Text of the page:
It is for these reasons that I am so honored to put my name in the hat amongst people who believe in what I Am Not Anonymous is doing. IANA is providing the light to help ((CRUSH)) the stigma. They believe that recovering out loud is the solution. Today I want my voice and my story to reflect the potential for change that every person suffering from addiction has; that my story of hope can become their reality; that they too have what it takes to become somebody just like me. Today I carry no shame, but I do possess an important message because society needs desperately to hear about the amazing wonders of recovery. I am thankful to be given this platform by IANA to do that.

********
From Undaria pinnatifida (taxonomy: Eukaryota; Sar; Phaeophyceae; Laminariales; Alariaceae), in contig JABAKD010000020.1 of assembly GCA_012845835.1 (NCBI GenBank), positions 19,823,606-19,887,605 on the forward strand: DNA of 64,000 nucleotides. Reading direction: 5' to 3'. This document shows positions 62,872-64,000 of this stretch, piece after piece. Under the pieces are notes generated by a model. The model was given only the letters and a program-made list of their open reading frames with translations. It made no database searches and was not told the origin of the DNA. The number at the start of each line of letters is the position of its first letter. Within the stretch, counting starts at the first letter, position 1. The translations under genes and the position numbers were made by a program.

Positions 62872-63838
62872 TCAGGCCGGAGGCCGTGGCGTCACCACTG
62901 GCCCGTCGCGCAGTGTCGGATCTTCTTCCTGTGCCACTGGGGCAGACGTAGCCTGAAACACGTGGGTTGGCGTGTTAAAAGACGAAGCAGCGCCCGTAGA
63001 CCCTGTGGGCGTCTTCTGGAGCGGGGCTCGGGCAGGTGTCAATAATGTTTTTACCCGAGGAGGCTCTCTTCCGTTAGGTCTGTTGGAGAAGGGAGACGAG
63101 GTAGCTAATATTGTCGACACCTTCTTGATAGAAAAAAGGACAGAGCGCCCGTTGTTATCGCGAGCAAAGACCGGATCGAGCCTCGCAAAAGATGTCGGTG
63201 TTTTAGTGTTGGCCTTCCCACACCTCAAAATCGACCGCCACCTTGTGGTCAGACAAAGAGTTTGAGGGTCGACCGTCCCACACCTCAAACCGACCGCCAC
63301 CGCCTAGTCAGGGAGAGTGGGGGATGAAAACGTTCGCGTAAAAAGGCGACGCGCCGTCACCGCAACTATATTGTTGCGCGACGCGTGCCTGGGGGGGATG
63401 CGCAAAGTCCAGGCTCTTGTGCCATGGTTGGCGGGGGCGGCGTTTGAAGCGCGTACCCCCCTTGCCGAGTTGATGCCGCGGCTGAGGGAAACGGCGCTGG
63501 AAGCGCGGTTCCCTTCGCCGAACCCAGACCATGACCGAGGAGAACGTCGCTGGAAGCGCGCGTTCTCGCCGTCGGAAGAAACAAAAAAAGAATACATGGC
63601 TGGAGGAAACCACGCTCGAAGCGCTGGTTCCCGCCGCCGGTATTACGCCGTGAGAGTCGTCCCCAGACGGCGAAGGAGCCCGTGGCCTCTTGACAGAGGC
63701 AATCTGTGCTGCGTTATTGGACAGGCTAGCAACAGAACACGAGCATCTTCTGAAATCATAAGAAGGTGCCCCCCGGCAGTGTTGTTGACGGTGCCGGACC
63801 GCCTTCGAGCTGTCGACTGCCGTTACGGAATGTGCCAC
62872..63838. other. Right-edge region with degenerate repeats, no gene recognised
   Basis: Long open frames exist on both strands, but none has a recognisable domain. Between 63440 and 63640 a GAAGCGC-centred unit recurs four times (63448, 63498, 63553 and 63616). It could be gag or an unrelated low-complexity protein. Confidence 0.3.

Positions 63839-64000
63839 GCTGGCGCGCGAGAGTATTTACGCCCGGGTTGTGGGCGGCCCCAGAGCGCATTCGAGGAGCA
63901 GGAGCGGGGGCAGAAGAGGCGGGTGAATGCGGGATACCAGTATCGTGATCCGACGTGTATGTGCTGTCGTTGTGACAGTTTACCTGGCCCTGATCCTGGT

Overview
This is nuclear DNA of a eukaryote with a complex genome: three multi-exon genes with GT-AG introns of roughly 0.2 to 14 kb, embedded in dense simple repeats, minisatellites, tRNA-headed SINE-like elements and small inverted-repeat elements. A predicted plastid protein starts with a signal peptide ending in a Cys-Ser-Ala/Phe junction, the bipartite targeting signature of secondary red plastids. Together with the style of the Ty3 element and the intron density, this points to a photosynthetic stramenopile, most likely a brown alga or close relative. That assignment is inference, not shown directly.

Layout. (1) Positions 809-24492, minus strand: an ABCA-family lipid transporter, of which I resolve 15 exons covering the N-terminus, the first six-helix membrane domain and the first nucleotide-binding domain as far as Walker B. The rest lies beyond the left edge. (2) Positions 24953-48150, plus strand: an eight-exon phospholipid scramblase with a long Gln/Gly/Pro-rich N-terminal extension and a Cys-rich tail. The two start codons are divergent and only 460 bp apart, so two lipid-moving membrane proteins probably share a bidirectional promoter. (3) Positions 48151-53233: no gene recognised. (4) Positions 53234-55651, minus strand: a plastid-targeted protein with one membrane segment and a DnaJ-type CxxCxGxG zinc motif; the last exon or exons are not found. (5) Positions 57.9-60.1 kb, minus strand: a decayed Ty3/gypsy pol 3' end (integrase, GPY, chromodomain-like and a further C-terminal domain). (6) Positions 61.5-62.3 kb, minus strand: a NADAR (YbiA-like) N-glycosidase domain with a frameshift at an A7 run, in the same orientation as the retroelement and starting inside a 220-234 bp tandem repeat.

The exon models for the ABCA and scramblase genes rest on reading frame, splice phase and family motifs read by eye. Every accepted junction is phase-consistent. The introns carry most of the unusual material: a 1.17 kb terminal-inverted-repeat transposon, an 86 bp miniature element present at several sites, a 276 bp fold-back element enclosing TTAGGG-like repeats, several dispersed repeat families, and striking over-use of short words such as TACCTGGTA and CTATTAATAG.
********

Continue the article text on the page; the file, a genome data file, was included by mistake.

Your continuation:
So for all those out there who may be overly critical of those with addiction, please take a step back, learn from my story, and become a part of the solution. For those families who have come out on the other side of this nightmare keep spreading your incredible messages of optimism. For those who have recovered from a hopeless state of mind share your recovery out loud. For those who still suffer there is a way out, and you can be loved. May we all remember always to turn to our Creator, for all the strength we need, to contribute to making a difference!